The momentum behind government initiatives to encourage or mandate greater energy efficiency in electronic products is growing. At the end of last year, the California Energy Commission (CEC) issued regulations to ensure that external power supplies sold into the state met certain standards for energy efficiency and standby power consumption. These requirements will be mandatory starting next July.
Similar standards for external power supplies have been established, though typically on a voluntary basis, by the U.S. Environmental Protection Agency (EPA) through its Energy Star Program; the China Certification Center for Energy Conservation Products (CECP); the European Union; and other international organizations.
In the coming year, other energy-saving regulations will also take effect. For example, Energy Star's revised requirements for telephony products become effective in July, dictating that products like cordless telephones and answering machines use an Energy-Star-qualified external power supply, while also limiting standby power consumption to 2.5 W or lower levels, depending on the product.
New efficiency standards will also be going into effect for appliances such as central air conditioners and heat pumps. In January, the U.S. Department of Energy (DoE) raises its requirements for these types of equipment. As a result, new air conditioners and heat pumps will need to be 30% more efficient than previously required.
These regulatory activities are just a sampling of efforts to drive more energy-efficient products into the marketplace. As we head into 2006, we should expect to hear about additional energy-saving initiatives, even as there are calls for many of the existing voluntary programs to be made mandatory. Naturally, many manufacturers in the power supply field are rooting for that to happen, since they stand to benefit from mandates for higher power efficiency.
While it's encouraging to hear that governments are exercising leadership by backing energy-efficiency regulations, there are even more encouraging signs that governments are leading the fight for energy conservation by their own actions. Here in the United States, the federal government is taking steps to save energy as a responsible energy consumer. In 2001, an U.S. executive order signed by President Bush mandated that all federal agencies buy products with low standby power consumption — 1 W or less, whenever possible.
However, the government is also playing a leading role in energy conservation through its commitment to renewable sources. In 1999, an executive order legislated that the federal government obtain 2.5% of its electricity needs from renewable energy sources by Sept. 30, 2005. Earlier this month, the DoE announced that the federal government has exceeded this goal with government agencies now consuming 2375 million kWh of renewable energy per year. That represents almost a 14-fold increase in renewable energy use since 1999. The federal government's annual use of biomass, geothermal, solar and wind power is enough to power 225,000 homes or a city the size of El Paso, Texas.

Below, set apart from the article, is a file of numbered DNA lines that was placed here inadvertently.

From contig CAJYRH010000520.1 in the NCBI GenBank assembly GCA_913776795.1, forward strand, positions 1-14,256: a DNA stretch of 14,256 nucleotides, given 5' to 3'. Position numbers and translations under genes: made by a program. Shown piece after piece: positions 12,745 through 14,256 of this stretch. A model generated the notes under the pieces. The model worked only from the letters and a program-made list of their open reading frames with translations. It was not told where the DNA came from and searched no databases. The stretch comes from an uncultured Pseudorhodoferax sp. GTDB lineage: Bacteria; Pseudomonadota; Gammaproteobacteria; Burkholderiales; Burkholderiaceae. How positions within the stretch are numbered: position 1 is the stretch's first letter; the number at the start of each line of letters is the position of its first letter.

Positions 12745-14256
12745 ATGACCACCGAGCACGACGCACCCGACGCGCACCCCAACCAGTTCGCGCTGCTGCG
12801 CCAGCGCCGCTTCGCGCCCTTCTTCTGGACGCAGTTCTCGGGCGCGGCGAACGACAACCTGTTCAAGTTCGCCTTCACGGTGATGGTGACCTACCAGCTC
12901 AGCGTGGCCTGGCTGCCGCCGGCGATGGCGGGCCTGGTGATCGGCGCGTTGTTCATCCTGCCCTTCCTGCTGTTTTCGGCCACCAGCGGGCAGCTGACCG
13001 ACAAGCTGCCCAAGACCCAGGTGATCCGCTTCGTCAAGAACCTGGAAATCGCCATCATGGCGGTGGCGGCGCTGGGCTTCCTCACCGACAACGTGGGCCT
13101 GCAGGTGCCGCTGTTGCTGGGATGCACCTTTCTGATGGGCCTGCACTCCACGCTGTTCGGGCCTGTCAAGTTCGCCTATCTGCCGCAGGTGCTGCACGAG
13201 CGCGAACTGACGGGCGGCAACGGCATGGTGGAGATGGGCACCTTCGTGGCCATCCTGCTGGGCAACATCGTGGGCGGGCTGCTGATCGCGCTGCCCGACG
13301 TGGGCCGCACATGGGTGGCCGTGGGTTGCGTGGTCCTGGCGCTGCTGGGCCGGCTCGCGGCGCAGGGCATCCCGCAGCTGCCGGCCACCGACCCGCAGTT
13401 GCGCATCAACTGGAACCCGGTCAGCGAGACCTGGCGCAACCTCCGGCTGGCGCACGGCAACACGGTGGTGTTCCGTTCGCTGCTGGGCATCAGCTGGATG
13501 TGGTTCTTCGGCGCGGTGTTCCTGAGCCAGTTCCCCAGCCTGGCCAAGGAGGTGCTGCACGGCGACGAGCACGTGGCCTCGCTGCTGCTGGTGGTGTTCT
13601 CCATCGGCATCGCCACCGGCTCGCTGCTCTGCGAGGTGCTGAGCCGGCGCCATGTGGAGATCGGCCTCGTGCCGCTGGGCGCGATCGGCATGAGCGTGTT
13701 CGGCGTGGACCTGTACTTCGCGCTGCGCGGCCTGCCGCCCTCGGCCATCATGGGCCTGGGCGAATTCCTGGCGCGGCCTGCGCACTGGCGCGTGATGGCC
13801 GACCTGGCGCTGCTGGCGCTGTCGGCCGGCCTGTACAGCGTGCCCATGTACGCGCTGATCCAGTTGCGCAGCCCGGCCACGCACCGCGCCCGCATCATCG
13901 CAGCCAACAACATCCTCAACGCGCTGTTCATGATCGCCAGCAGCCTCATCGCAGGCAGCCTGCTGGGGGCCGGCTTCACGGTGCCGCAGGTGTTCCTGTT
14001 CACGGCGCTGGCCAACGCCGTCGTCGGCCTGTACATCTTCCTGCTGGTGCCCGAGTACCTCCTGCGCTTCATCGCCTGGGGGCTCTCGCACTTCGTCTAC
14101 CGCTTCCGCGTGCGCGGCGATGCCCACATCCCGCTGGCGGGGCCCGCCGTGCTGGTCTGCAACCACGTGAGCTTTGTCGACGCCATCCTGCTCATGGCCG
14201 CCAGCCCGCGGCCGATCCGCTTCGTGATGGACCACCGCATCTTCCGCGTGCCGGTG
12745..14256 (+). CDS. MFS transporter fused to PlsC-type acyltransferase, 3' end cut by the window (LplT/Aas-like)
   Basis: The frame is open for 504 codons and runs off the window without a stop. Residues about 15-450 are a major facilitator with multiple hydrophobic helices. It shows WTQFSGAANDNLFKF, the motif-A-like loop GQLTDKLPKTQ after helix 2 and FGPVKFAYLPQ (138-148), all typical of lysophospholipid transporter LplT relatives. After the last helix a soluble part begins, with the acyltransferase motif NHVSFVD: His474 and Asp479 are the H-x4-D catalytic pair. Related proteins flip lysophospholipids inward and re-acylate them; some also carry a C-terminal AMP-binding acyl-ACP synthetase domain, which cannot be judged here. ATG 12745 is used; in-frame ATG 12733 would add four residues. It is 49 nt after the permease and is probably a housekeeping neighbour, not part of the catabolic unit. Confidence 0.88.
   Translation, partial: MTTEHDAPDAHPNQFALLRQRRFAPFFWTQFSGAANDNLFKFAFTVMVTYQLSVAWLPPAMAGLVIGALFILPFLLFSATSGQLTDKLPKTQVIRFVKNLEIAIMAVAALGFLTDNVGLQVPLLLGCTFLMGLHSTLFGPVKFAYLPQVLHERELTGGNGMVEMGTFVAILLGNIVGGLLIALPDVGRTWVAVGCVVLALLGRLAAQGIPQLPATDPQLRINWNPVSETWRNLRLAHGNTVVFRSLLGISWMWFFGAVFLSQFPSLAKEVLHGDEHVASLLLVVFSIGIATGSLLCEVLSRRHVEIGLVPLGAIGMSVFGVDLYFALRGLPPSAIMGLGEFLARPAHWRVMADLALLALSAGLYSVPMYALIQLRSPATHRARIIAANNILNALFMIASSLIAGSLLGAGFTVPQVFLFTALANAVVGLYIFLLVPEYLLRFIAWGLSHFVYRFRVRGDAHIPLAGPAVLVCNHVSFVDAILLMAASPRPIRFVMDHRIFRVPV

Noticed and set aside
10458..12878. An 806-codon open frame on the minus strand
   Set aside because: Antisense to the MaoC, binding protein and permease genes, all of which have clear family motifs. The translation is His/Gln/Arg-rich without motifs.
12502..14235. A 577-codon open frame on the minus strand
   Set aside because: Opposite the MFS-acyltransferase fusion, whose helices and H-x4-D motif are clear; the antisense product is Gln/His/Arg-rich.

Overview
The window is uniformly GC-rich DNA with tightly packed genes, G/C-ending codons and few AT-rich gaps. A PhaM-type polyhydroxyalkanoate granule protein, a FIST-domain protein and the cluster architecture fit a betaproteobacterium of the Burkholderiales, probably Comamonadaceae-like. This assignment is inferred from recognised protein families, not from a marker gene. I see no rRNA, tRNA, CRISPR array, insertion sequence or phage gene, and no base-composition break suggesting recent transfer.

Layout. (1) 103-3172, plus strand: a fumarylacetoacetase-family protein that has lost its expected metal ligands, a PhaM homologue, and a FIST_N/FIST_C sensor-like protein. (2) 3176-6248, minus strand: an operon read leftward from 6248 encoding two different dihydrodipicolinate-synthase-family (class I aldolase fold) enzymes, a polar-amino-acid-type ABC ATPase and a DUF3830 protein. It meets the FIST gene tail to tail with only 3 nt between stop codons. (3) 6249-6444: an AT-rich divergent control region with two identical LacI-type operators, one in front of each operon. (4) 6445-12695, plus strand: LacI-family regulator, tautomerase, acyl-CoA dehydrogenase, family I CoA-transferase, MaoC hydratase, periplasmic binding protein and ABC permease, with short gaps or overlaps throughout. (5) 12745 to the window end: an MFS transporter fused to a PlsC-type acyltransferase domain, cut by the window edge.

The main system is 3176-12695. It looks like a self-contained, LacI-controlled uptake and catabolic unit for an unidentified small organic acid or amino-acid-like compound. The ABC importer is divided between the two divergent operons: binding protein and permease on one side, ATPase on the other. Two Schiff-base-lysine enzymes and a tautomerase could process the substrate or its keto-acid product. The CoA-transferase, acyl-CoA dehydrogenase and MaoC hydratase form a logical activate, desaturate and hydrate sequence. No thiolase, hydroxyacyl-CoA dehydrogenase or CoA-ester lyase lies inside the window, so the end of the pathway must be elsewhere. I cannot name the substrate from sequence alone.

The federal government now has a new goal to meet, as the Energy Policy Act of 2005 requires the government to obtain 7.5% of its electrical power from renewable sources by 2013. The DoE's Federal Energy Management Program (FEMP) will facilitate that goal by helping federal agencies purchase green power or deploy renewable technologies.
As the country's biggest energy consumer, the federal government's success in exploiting renewable energy sources — even when the percentages sound modest — can have a significant impact on our fossil-fuel-based energy consumption. And I hope the government's use of renewable energy paves the way for private industry and the general public to do the same.
Of course, many will argue that the government can and should do much more to support energy conservation and reduce our dependency on fossil fuels. But at least for now, all of these energy conservation programs move society in a direction that should benefit us environmentally and economically in the long run. The latter benefit should apply particularly to those working in power electronics, since so much of the progress in energy conservation will depend on the innovation in this field.